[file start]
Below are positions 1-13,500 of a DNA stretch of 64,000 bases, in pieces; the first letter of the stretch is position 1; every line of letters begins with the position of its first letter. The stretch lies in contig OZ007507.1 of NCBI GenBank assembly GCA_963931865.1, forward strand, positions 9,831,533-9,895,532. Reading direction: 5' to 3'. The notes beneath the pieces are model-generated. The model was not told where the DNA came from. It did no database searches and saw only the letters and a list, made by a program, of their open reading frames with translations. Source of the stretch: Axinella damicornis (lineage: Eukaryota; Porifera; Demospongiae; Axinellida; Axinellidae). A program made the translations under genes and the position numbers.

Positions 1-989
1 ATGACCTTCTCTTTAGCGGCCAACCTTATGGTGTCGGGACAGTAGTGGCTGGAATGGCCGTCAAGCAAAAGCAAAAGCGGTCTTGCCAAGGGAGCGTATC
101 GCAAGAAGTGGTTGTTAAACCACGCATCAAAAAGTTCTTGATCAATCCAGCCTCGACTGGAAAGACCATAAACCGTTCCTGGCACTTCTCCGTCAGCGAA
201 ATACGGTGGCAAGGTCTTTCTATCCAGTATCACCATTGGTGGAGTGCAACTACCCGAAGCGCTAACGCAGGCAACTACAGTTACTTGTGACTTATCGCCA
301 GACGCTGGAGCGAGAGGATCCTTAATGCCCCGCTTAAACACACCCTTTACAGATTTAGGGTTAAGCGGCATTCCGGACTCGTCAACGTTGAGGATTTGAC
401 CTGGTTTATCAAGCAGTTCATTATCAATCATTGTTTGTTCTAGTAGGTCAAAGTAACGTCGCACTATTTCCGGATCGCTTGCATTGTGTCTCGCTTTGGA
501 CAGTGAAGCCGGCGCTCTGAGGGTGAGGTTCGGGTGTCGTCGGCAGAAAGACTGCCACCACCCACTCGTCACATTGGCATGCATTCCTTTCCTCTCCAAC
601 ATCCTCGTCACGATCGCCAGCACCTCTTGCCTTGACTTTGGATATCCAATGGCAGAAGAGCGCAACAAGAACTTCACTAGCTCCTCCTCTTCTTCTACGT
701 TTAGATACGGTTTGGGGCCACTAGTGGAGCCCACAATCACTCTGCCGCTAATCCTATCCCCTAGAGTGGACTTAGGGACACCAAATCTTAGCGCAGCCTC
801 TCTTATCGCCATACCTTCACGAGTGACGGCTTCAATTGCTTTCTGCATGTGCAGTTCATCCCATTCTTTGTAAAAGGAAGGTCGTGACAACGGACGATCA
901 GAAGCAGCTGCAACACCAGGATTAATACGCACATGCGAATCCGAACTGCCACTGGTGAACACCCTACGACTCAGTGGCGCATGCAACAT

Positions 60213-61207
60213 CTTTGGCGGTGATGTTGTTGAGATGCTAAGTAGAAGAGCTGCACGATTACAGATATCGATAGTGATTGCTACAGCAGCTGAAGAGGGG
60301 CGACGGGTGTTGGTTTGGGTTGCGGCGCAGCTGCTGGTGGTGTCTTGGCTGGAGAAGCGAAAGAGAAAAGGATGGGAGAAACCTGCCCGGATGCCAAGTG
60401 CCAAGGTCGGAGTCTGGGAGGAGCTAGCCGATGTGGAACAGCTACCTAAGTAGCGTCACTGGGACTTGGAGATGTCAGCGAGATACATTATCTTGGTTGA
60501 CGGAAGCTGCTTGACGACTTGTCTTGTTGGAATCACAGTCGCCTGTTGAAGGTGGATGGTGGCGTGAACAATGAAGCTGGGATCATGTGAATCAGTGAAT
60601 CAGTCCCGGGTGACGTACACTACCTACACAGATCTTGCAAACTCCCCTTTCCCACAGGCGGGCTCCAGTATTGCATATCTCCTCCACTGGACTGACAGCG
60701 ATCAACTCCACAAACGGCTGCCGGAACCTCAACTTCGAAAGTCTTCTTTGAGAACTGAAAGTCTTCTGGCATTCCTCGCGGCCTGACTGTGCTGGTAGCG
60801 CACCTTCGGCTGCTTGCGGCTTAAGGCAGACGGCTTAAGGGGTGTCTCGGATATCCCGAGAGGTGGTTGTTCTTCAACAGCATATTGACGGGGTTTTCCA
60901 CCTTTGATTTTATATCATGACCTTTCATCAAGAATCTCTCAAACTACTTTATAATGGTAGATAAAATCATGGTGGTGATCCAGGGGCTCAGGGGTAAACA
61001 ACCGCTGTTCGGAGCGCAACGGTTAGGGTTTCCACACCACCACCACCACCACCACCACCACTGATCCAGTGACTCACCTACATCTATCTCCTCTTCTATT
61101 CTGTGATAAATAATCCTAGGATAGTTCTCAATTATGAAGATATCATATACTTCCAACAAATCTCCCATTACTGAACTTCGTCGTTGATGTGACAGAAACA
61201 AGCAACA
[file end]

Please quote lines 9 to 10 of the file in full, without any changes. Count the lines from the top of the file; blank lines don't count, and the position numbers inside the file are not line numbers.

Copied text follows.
601 ATCCTCGTCACGATCGCCAGCACCTCTTGCCTTGACTTTGGATATCCAATGGCAGAAGAGCGCAACAAGAACTTCACTAGCTCCTCCTCTTCTTCTACGT
701 TTAGATACGGTTTGGGGCCACTAGTGGAGCCCACAATCACTCTGCCGCTAATCCTATCCCCTAGAGTGGACTTAGGGACACCAAATCTTAGCGCAGCCTC